ICE Case Studies
Lake Chad is a endorheic lake, meaning it is inland and has no route to the ocean. It was once one of the largest inland lake of Africa. Due to drought and over-use the volume of water has collapsed and the lake is in danger of disappearing. The people in the area are largely in the agricultural sector, with high poverty and illiteracy. With the loss of the water for many differing livelihoods, incomes and lives have become more perilous. This makes the area ripe for extremism.
Around 5,000 BC Lake Mega-Chad was one of the four large paleo-lakes that existed in the modern area of the Sahara Desert. It was around 400,000 miles in surface area, or larger than today's Caspian Sea (though not in volume). The Mayo Kébbi River drained the lake to the Atlantic Ocean with ocean growing animals such as manatees travelling upstream to the lake.
The Sahara Desert was a very different place at this time. With the end of the Ice Age and the onset of the Holocene Era, rainfall was plentiful as the melting glaciers in Europe pushed weather patterns southward. There remain many indicators of the ancient humans who lived in the area, etched upon stones in the Sahara. The etchings (petroglyphs) are found throughout the western U.S. as well.
Creative Commons, https://commons.wikimedia.org/wiki/File:Megatschad_GIS.PNG
Lake Chad is mainly in the far west of Chad and borders with Nigeria. The Chari River, provides over 90% of the lake's water. Other sources are the Logone River, a tributary, and a small amount coming from the Yobe River.
Over half of the lake's area is taken up by its many small islands (including the Bogomerom archipelago), reedbeds and mud banks, and a belt of swampland across the middle divides the northern and southern halves.
Lake Chad is very shallow, only 34 ft at its deepest. Thus, it is sensitive to small changes rainfall. Because of the very low average depth, the lake shows high seasonal fluctuations in size. There is moderate rainfall from July through September. Thus, there is great seasonal variation in size. The actual water volume of the lake is quite low compared to African lakes.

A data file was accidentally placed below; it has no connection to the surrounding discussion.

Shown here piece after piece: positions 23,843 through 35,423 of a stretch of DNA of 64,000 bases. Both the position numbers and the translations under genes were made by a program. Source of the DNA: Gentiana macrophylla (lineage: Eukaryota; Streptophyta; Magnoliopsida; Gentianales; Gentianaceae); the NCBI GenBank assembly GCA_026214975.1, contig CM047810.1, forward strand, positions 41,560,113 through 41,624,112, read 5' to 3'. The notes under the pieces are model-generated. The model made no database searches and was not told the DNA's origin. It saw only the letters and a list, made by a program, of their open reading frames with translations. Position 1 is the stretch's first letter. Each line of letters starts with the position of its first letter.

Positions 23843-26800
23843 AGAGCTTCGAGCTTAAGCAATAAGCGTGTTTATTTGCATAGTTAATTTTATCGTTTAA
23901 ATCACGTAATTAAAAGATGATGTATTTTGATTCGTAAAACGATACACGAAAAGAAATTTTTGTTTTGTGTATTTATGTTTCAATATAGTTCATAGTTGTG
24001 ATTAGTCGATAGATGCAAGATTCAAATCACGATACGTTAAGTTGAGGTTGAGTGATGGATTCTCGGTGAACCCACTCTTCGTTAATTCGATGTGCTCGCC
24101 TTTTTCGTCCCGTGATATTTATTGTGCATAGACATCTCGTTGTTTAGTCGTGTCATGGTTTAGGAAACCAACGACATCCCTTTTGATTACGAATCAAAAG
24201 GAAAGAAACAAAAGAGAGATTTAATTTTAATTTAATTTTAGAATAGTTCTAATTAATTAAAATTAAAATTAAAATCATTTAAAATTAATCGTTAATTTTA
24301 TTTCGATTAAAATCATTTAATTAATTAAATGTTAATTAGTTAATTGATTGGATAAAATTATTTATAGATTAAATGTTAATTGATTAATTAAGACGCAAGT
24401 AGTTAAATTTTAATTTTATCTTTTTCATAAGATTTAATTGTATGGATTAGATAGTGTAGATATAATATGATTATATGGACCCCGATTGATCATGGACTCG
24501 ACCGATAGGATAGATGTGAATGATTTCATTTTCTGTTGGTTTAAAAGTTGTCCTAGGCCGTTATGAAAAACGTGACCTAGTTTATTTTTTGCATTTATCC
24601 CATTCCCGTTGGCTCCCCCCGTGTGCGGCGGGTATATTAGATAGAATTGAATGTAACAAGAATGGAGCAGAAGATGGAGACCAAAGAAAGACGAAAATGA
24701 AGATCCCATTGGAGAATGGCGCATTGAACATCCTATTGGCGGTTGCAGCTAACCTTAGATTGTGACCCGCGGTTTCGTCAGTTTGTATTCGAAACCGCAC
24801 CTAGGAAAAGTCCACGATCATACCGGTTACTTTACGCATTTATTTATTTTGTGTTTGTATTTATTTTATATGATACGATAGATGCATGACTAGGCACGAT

Since the 1960s, the lake has dramatically shrank. At that time it covered 10,000 square miles. By 2000, its lake area had fallen to 580 sq miles. In 1964, the Lake Chad Basin Commission was created by Nigeria, Cameroon, Chad, and Niger, the four countries abutting the lake. The Central African Republic, Algeria, and Sudan are also within the basin.
Coe and Foley produced a 2001 study (Journal of Geophysical Research found the leading cause of water loss due to overgrazing, causing desertification and a decline in vegetation. UNEP (the United Nations Environment Programme) argues that at least half of the lake's decrease is due to shifting climate patterns.
Lake Chad lies in Chad but near to the Nigeria and Cameroon borders.
This image is a map derived from a United Nations map. It shows the lake over recent history. In 1963, the lake had significant shorelines in each of the four major bordering countries. By 1973, there had been significant drying, especially in the areas in Niger and Chad. By 1987, the lake had dried up in Niger and in Nigeria only disconnected pockets of water existed. The lake proper existed only between Cameroon and Chad. In 1997, the lake water levels rebounded and a section re-appeared between Niger and Nigeria. Unfortunately, by 2007, the lake was only a shallow pond between Chad and Cameroon. Most of the lake bed was vegetation, probably marshlands. The lake was mostly gone by then.